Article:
Award-winning student news since 1978

The Brookhaven Courier

Award-winning student news since 1978

The Brookhaven Courier

Award-winning student news since 1978

The Brookhaven Courier

Battling between timing, success

By Bill Michel

Opinion Editor


Being in the right place at the right time is beneficial for success. What you do with that time matters most.

But what about those times when you find yourself in the wrong place at the right time? Is it coincidence, fate or a lack of planning? The answer to that question is normally the latter of the three. However, that does not stop many from assuming it is either of the former.

Timing is indeed everything, whether the question is deciding when to eat or a topic of greater importance. Planning with precise detail is important in the grand scheme of the eventual outcome.

Recently, I have been on both sides of the timing issue. The good sides have been making the top five in a national television network contest, beating out thousands of entries because of my timely and witty entry; completing my statistics class homework two weeks in advance; and losing 10 pounds by eating healthy food at appropriate times.

The not-so-good timing included losing the national contest, partially due to not dedicating the extra time to solicit the needed votes from the public through various forms of media; forgetting a class assignment; and completely missing a meeting due to surprise rescheduling. A wiser use of time would have prepared me for a more successful outcome in all of these situations. Whether good or bad, I have to take responsibility for all of those timing choices.

Regarding the larger issues, in this case, class assignments, timing and responsibility also go hand in hand.

If, like me, you have missed a deadline for an assignment, the responsible way to approach the situation is to have an open line of communication with your professor.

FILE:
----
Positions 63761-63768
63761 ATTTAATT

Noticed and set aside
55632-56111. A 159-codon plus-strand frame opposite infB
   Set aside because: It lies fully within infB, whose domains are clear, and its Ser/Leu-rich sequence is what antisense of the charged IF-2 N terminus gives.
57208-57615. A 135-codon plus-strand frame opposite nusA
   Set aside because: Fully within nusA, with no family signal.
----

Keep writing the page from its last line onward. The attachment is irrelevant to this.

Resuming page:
More often than not, you will find, rather than shunning you, professor will make concessions to let you submit the assignment.

A late grade is better than no grade at all, and the feed- back from the professor will be helpful. They will appreciate the effort, and you will make good on your duties as a student. The feeling of embarrassment will be replaced with one of pride in your accomplishments.

As important and all-encompassing as timing is, the marriage of it with responsibility is extraordinary. This is not to say that one cannot stand without the other.

Certainly, a partnership can dissolve with each individual member still remaining autonomous. But as we all know, two heads are better than one, a pair beats a single card and knowing when to act on a decision at the right time is crucial. Timing is everything, but it is everything times two when matched with responsibility.

Even the best plan, with perfect timing and responsibility, is not safe from things going wrong. If this should happen, look at it as an experience from which you can learn, not feel defeated.

I am currently in a situation that, despite all the right planning, has still gone awry. I wish I could say it is the first and last time this will happen, but sadly, it isn’t.

When setbacks such as these happen, a person’s mental fortitude will be tested.

To pass the test, have the belief in yourself that all problems have a solution, and focus your time on finding one. The great thing about solutions is there are many from which to choose.

At that moment when it seems nothing can go right, when the deadline is near or when you’re about to throw your hands up in disappointment, plans B-Z will almost magically appear.

There are very few occasions in life that are so dire they have no remedy. Take a moment, get some fresh air and, in the words of “Project Runway” co-host Tim Gunn, “Make it work.”

When all else seems to be failing, remember not to be afraid to ask for help. Do it in a timely manner so that you aren’t creating pitfalls for those who can aid in your project. Their time is as valuable as yours, and always remember to be thankful.

Regardless of the level of their involvement, the end result will be a group effort and should be reflected as such. Who is to say you won’t be in a situation in the future when you may need to revisit those who aided you for another round of help or be of assistance to them?

The destination is just as important as the journey and as significant as those along the ride.

In time, all of us will look back at decisions we’ve made recently and think, “Was that the best I could have done?” or “If only I had done that sooner/ later.”

One thing is for certain: living is learning, and without making mistakes, the timing of future actions will never improve.

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